In Abernathy case: Grand Jury to receive murder evidence

The Sentinel-Record 6-8-1979

Evidence concerning a first degree murder charge against Hot Springs police Lt. Thurman Abernathy will be presented to a Hot Spring County Grand Jury next Friday morning, Prosecuting Attorney Dan Harmon said Thursday.

Harmon said he will present the evidence to the Grand Jury immediately after the 16 jurors are empaneled at 9 a.m.

He said the proceeding should not go beyond one day.

“If they (the jurors) want to call other additional witnesses themselves . . .  I can’t anticipate that,” said Harmon. “We should be able to present everything we want on the 15th (Friday).”

Abernathy is charged in the death of Garland County Sheriff’s Deputy Linda Edwards, who disappeared on Aug. 22, 1976. Parts of her skeletal remains were discovered in February, 1977, by hunters in heavily-wooded area in western Hot Spring County.

Authorities said the woman died of a severe skull fracture.

Abernathy was subsequently charged in the case in June, 1977, and has been on indefinite suspension from the police department without pay since his arrest. He is free on $50,000 bond.

Harmon said he had not decided on how many witnesses would be subpoenaed but indicated that he would not subpoena Abernathy.

Harmon announced in March that he would not prosecute Abernathy on the current charge because of a state Supreme Court ruling that seriously restricted the prosecution’s case against the lieutenant.  Instead, he said he would submit the case to the grand jury for consideration.

The current charge against Abernathy will be dropped before the case is submitted to the Grand Jury, he said.

The Supreme Court dealt the prosecution a damaging blow when it ruled that only part of the testimony of one of the state’s key witnesses could be introduce into court.

The witness, Sarah Edwards (unrelated to the dead woman), gave testimony in a preliminary hearing last year that implicated Abernathy in the crime.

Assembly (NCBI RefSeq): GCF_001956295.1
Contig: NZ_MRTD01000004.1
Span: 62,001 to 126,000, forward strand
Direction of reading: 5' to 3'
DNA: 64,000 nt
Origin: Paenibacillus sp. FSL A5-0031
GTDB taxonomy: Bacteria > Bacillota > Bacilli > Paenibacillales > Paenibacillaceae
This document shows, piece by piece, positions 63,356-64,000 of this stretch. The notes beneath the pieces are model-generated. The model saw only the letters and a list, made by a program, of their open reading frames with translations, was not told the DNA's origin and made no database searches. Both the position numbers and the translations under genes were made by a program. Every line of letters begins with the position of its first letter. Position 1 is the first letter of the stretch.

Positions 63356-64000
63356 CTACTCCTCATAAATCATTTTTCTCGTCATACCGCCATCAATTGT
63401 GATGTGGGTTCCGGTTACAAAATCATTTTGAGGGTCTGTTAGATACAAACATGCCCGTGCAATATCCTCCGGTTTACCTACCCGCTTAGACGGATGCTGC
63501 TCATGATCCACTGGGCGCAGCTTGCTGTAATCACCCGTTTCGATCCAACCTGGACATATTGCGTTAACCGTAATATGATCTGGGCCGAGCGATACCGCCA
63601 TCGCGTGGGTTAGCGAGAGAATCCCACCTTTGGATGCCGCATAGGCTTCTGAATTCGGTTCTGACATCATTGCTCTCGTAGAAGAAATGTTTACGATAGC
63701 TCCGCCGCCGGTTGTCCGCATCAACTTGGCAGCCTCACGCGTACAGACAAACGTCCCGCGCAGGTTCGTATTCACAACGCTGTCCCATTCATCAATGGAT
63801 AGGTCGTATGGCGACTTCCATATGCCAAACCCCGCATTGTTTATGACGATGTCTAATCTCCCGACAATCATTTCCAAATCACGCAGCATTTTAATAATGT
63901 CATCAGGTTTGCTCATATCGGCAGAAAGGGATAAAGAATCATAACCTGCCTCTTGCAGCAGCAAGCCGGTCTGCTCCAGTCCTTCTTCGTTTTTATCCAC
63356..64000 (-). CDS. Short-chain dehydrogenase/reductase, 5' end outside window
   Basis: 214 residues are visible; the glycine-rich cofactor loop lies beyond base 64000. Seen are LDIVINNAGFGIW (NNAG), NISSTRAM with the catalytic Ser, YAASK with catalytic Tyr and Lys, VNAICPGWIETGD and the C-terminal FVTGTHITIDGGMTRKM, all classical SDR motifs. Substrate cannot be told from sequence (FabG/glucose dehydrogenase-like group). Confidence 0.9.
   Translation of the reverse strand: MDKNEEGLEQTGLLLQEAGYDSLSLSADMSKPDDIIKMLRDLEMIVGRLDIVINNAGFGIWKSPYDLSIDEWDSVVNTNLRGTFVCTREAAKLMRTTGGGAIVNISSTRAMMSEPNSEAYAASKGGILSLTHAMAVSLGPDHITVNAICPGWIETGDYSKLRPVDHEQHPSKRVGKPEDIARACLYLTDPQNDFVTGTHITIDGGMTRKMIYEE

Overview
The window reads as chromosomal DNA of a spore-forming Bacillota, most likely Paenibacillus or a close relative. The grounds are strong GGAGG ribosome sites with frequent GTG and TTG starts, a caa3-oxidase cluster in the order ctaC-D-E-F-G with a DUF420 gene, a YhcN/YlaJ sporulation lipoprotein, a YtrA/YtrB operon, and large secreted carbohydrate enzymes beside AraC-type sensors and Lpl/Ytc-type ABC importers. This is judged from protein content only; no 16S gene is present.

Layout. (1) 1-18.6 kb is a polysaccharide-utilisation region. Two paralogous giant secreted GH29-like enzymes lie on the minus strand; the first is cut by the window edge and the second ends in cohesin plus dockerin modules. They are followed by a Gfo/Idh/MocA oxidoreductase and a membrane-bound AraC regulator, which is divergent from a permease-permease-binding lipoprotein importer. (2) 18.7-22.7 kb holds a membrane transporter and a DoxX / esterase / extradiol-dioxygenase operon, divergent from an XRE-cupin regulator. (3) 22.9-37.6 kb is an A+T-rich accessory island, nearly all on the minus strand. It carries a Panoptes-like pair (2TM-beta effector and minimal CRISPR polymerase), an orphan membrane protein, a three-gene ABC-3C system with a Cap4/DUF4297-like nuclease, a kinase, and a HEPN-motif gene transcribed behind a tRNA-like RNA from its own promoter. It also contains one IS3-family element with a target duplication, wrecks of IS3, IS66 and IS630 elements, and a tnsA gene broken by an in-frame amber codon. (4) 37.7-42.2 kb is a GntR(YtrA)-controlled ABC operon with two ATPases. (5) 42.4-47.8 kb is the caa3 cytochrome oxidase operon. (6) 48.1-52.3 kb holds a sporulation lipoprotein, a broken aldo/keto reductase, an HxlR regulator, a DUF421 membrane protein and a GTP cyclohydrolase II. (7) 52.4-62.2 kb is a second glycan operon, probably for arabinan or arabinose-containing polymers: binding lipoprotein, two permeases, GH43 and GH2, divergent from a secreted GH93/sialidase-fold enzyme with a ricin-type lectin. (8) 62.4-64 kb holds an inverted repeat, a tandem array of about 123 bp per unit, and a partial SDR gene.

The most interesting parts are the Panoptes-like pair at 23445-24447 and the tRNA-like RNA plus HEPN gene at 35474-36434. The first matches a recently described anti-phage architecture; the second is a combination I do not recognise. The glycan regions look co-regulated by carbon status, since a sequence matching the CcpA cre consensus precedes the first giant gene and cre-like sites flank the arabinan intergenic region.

Then-Hot Spring County Circuit Judge Henry Means ruled that all of the woman’s testimony was inadmissible because it was hearsay.

Then-Prosecuting Attorney John W. Cole appealed the decision to the Supreme the decision to the Supreme Court, which earlier this year rule that only a small portion of Sara Edwards’ testimony could be admitted into court.

The Supreme Court ruled that Sara Edwards’ testimony that Linda Edwards had told her she was going to meet Abernathy on the night she disappeared was admissible.

Testimony that was ruled inadmissible included statements by Sarah Edwards that Linda Edwards was sexually involved with Abernathy, who is married: that she was pregnant by him: that he wanted her to have an abortion against her wishes and that they had violent arguments about her refusal to submit to an abortion.

Harmon said he would subpoena Sara Edwards to appear before the Grand Jury but would not present that part of her testimony to the panel.

“I may tell the grand jury about that evidence but I see no reason to present it,” he said.

Harmon said if the Grand Jury indicts Abernathy, the case would be prosecuted within 60 days.

A Garland County Jury made an inquiry into the case in 1976 before Linda Edwards’ body was found but took no action.

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